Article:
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I'm reading about the Q-factor from Wikipedia and here:

http://hyperphysics.phy-astr.gsu.edu/hbase/electric/serres.html

The Q-factor is defined as the resonant frequency divided by the bandwidth (the range of frequencies that oscillate with power greater than half of the power of the resonant frequency). Apparently, the definition is such, so that the amplitude against frequency plot resembles a sharper curve when the Q-factor is high.

But I don't understand why this is true. The numerator is the resonant frequency, not the amplitude of the resonant frequency. If the hold the bandwidth constant, why does the Q-factor improve simply by having the resonant frequency higher (moving the curve towards right/higher on the frequency domain plot)? If you look at the example pictures under the link I provided, you will see that the higher Q curve has a higher amplitude at the resonant frequency and the curve is less spread out. Naturally it would seem to me more intuitive to take the height of the curve and divide it by some number that characterises how spread out the curve is (here the bandwidth). Then a higher peak and less spread would give a higher Q/sharper "spike" on the plot.

It seems that there is something extremely simple that I'm misunderstanding but I'm just quite confused.

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    $\begingroup$ Seems that one problem with defining a Q-factor according to your way would be that it would no longer be a dimensionless parameter. In fact, the dimensions would vary according to the application. The Q-factor would have the dimensions of amplitude (in either volts, or amps, or meters, etc.) divided by frequency. As the Q-factor is defined now, it has a simple interpretation: The Q-factor is $2\pi$ times the stored energy of the oscillator divided by the energy lost per cycle. That's dimensionless, easy to grasp intuitively, and can be used regardless of the type of oscillator. $\endgroup$ – Samuel Weir Jun 24 '17 at 19:15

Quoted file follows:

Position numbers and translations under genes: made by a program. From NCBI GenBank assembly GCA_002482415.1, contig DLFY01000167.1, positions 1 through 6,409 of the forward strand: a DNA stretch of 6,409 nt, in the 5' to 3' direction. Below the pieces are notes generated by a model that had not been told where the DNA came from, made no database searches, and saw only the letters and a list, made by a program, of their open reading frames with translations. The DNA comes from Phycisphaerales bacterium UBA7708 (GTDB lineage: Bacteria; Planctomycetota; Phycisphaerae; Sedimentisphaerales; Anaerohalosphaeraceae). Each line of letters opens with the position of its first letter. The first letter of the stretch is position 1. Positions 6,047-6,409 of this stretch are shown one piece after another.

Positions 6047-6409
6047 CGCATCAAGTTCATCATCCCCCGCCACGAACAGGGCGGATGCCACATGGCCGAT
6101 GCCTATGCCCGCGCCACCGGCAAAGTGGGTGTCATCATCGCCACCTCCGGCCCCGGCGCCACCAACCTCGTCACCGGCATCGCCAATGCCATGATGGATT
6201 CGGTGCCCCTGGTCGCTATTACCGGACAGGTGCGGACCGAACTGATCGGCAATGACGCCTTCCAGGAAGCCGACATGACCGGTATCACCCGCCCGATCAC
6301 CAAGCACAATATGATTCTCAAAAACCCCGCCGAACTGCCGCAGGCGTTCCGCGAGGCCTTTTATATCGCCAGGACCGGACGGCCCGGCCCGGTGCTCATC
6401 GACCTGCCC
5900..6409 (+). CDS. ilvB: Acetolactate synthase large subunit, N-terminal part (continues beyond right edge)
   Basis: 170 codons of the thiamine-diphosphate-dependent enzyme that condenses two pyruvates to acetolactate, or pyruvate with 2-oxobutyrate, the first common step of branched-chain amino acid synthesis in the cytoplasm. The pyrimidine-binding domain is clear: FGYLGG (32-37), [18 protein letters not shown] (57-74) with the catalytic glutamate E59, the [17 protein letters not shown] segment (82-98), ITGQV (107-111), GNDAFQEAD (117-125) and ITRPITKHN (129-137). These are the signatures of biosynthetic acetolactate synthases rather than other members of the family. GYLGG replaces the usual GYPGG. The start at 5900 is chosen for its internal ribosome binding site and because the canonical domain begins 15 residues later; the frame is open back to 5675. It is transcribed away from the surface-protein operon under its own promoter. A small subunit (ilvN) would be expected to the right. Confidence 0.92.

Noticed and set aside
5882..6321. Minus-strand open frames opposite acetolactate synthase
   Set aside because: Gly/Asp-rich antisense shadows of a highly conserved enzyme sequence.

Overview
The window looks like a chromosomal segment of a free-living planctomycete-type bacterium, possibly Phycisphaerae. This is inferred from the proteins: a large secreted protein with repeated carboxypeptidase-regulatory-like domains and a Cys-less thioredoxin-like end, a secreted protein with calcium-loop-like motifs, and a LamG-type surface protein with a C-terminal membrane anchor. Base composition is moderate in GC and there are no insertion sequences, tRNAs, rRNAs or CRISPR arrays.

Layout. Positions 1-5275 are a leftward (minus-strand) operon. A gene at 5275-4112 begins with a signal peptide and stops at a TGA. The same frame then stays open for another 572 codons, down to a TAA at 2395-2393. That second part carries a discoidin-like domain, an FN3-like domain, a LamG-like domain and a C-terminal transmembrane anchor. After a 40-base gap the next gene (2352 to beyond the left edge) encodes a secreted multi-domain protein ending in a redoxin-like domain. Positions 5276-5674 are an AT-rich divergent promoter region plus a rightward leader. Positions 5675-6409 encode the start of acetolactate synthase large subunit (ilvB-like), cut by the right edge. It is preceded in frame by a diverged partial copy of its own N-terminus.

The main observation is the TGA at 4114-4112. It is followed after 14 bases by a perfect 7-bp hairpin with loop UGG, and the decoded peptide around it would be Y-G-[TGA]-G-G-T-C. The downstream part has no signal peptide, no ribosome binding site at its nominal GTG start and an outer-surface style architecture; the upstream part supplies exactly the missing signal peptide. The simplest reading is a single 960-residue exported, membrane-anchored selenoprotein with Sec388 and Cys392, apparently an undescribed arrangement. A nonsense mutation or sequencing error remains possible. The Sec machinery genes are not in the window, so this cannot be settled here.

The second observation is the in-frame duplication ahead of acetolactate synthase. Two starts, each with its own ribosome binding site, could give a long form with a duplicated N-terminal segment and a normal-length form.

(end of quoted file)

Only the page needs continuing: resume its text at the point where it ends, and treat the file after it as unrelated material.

• $\begingroup$ What you're missing is that filter responses are essentially in terms of ratios, e.g, a first order low-pass filter attenuates by a factor of (approximately) 10 at a frequency 10 times the cutoff frequency. So, for example, if the cut-off frequency is 10kHz, the response is down by a factor of 10 at 100kHz - a 90 kHz difference. However, if the cut-off frequency is 100kHz, the response is down by a factor of 10 at 1Mhz - a 900kHz difference. Now, apply this insight to a bandpass filter has both a high and low cut-off frequency, i.e, a bandwidth. $\endgroup$ – Alfred Centauri Jun 24 '17 at 19:48
  • $\begingroup$ "...so that the amplitude against frequency plot resembles a sharper curve when the Q-factor is high." That is simply not true unless you scale the frequency axis as discussed in Alfred's answer. $\endgroup$ – DanielSank Jun 24 '17 at 20:18
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Consider the following plots of the admittance magnitude versus frequency for a series RLC circuit:

enter image description here

Image Credit

I chose this plot because the scales are normalized (I would have preferred a log horizontal axis too but this will do).

The crucial point is that the Q entirely determines the shape of the curve on these normalized scales.

So, for example, take a look at the curve for Q = 2 and let's look at the points where the curve intersects the 0.707 horizontal line. I'd eyeball those to be about 0.75 and about 1.25 for a normalized bandwidth of 0.5. This is consistent with a Q of 2 since

$$Q = \frac{\omega_0}{\Delta \omega} = \frac{1}{0.5} = 2$$

You ask in your question why the Q increases if the resonance frequency is increased while holding the bandwidth constant. You can see the answer here in this plot - the normalized bandwidth determines the Q

If you increase the (actual) resonance frequency while holding the (actual) bandwidth constant, the normalized bandwidth is decreasing thus increasing the Q.

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